What Does It Mean If There's a Debt Crisis in 2016?

Mar 07, 2016
Author: Ean Barnard

If you are a South African citizen, you should brush up on your knowledge of the debt crisis in 2016. What is it? How will it affect the average South African?

A debt crisis is exactly what it says it is. There is an alarming situation regarding the debt of a specific people. South Africa is in a debt crisis. The credit market in South Africa is showing some frightening statistics and it is time to take hold of it before it becomes a bigger problem.

To lay a bit of a foundation, it is important to note that a healthy credit market plays an instrumental role in the growth of an economy. People and companies with good credit records are loaned money to finance projects and lifestyles that in turn creates growth in an economy. It is an explanation for another day but read this piece to understand how economies grow.

The 2016 finance news is forecasting that the interest rates will be raised again by the SARB in 2016.

Why is this a problem?

Well, If the interest rate rises it brings into effect a rise in the servicing of debt in South Africa. Many South Africans are already struggling financially and the added pressures of rising debt costs can wreak havoc on their budgets. The rate of default on debt will now most probably rise as well.

When an economy experiences an increase of default on debt it brings a double whammy of negative impacts.

Debt that went on to default turns into really bad investments to the lenders. This means that lenders have less money to loan out to other borrowers. The credit provider’s business value decreases which means investors are now less likely to invest in their businesses.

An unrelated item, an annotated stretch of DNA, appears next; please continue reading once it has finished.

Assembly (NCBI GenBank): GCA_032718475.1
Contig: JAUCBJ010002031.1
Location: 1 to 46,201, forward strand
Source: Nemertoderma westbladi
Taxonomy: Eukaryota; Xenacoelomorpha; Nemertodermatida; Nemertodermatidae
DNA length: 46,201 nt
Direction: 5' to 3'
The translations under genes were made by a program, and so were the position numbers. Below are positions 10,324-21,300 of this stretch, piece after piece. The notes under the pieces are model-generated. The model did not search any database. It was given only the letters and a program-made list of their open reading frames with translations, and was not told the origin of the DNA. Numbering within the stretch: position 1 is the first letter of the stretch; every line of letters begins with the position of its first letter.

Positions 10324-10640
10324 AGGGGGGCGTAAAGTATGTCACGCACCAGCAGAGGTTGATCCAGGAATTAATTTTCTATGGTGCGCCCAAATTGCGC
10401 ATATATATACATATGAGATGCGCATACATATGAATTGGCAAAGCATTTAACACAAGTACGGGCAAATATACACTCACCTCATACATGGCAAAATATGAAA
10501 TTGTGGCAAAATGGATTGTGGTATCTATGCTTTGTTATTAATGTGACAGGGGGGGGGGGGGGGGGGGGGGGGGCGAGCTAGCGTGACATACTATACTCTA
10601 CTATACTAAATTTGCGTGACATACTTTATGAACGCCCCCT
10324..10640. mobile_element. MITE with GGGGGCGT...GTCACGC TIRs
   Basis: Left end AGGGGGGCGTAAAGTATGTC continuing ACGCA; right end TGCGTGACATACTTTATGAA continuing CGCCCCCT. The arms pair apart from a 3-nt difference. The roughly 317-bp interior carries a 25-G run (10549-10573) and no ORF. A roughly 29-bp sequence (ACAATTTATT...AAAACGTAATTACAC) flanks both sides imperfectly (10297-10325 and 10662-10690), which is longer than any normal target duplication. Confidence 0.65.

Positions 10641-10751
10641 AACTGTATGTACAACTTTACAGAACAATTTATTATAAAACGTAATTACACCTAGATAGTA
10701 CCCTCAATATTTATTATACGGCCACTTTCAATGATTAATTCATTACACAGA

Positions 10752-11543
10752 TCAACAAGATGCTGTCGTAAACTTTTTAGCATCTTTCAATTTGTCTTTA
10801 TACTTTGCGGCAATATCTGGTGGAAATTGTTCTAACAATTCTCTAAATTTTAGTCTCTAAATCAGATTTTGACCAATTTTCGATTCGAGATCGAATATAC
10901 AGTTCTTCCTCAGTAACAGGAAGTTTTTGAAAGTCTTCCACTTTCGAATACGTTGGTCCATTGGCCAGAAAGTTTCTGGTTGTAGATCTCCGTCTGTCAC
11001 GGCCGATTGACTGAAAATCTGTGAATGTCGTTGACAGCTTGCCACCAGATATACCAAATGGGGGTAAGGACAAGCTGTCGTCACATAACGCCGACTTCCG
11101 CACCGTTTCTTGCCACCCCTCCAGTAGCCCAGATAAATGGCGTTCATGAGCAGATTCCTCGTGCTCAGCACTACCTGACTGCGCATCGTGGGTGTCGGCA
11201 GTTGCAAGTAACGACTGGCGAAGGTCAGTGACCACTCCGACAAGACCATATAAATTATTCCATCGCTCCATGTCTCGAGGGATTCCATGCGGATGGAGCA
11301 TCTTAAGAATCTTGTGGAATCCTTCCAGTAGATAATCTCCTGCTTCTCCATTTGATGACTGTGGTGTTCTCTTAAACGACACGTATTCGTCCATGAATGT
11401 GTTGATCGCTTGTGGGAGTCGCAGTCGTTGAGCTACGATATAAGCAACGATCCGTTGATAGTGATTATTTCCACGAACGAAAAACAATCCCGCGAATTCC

The second impact happens through the consumers. Consumers that default on debt will experience a decrease in their credit records. This means that they will be less likely to receive loans. This means that there will be less money spent in the economy by consumers which also leads to the decrease of an economy.

Lastly it should be noted that South Africa is on the brink of being downgraded to a junk status. This means that credit unions deem South Africa’s ability to repay credit not that high. If South Africa should receive a junk status rating it would cause many international investors to withdraw their investments from South Africa to invest it elsewhere. This will also decrease the value of the economy.

It's not over, until it's over.

All these factors pull together and bring into effect the debt crisis in our country. Fincheck is a firm believer that South Africa has the opportunities and the ability to ride out the storm and to reclaim the former levels of success. It will however require the whole of South Africa to achieve it through creating responsible spending habits and responsible lending practices.

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